I wrote that 'she had wronged me when she went away from me--
Though to see her dying mother 'twas her father's victory,
And a woman that could waver when her husband's pride was rent
Was no longer worthy of it.' And I shut the house and went.
To tell of my long exile would be of little good--
Though I couldn't half-way tell it, and I wouldn't if I could!
I could tell of California--of a wild and vicious life;
Of trackless plains, and mountains, and the Indian's
I could tell of gloomy forests howling wild with threats of
I could tell of fiery deserts that have scorched me with their
I could tell of wretched outcasts by the hundreds, great and
And could claim the nasty honor of the greatest of them all.
I could tell of toil and hardship; and of sickness and disease,
And hollow-eyed starvation, but I tell you, friend, that these
Are trifles in comparison with what a fellow feels
With that bloodhound, Remorsefulness, forever at his heels.
I remember--worn and weary of the long, long years of care,
When the frost of time was making early harvest of my hair--
I remember, wrecked and hopeless of a rest beneath the sky,
My resolve to quit the country, and to seek the East, and die.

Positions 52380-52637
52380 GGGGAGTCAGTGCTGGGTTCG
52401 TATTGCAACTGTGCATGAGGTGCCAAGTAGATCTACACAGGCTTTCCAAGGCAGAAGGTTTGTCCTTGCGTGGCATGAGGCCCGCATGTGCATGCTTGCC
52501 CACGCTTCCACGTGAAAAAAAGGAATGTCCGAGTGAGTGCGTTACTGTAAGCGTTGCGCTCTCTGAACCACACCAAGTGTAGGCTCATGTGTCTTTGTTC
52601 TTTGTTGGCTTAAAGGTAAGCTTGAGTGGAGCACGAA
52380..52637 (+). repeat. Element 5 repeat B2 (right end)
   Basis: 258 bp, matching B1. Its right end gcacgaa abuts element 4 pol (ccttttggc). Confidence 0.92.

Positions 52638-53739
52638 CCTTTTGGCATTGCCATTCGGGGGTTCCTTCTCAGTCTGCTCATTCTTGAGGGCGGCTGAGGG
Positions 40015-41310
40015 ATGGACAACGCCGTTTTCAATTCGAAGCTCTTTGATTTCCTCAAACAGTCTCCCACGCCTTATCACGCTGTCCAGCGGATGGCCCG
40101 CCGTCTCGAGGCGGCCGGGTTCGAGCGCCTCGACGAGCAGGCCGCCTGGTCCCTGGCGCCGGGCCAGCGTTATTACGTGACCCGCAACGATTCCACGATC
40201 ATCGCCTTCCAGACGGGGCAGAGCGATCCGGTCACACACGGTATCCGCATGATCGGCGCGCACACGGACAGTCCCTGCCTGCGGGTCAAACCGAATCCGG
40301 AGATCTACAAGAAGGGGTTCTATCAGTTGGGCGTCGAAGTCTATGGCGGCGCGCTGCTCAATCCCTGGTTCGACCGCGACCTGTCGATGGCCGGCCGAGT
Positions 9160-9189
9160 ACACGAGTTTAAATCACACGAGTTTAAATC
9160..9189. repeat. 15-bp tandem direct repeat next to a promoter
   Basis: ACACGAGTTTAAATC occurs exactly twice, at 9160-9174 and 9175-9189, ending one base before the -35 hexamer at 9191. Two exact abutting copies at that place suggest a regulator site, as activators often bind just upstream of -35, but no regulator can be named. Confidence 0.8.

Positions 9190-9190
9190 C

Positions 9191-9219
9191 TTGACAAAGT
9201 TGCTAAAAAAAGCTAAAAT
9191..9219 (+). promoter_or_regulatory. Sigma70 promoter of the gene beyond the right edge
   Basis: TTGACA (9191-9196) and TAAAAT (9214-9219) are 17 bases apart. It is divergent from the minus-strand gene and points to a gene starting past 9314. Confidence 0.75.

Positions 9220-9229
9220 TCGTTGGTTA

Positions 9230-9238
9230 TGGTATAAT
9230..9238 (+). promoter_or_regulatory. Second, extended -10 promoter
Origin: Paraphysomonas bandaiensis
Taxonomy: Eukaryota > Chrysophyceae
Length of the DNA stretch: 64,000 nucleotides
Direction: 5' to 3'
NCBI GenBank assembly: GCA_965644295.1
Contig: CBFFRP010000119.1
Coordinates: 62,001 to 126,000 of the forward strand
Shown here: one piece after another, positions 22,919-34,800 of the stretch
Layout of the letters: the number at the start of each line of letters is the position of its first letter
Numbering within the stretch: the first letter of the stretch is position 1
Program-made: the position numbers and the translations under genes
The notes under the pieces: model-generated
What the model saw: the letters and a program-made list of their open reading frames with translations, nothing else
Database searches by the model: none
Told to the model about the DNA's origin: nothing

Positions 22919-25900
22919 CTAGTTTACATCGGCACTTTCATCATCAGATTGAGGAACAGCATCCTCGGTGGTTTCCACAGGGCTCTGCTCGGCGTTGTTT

I remember my long journey, like a dull, oppressive dream,
Across the empty prairies till I caught the distant gleam
Of a city in the beauty of its broad and shining stream
On whose bosom, flocked together, float the mighty swans of
I remember drifting with them till I found myself again
In the rush and roar and rattle of the engine and the train;
And when from my surroundings something spoke of child and wife,
It seemed the train was rumbling through a tunnel in my life.
Then I remember something--like a sudden burst of light--
That don't exactly tell it, but I couldn't tell it right--
A something clinging to me with its arms around my neck--
A little girl, for instance--or an angel, I expect--
For she kissed me, cried and called me 'her dear papa,' and I
My heart was pure virgin gold, and just about to melt--
And so it did--it melted in a mist of gleaming rain
When she took my hand and whispered, 'My mama's on the train.'
There's some things I can dwell on, and get off pretty well,
But the balance of this story I know I couldn't tell;
So I ain't going to try it, for to tell the reason why--
I'm so chicken-hearted lately I'd be certain 'most to cry.
James Whitcomb Riley's Other Poems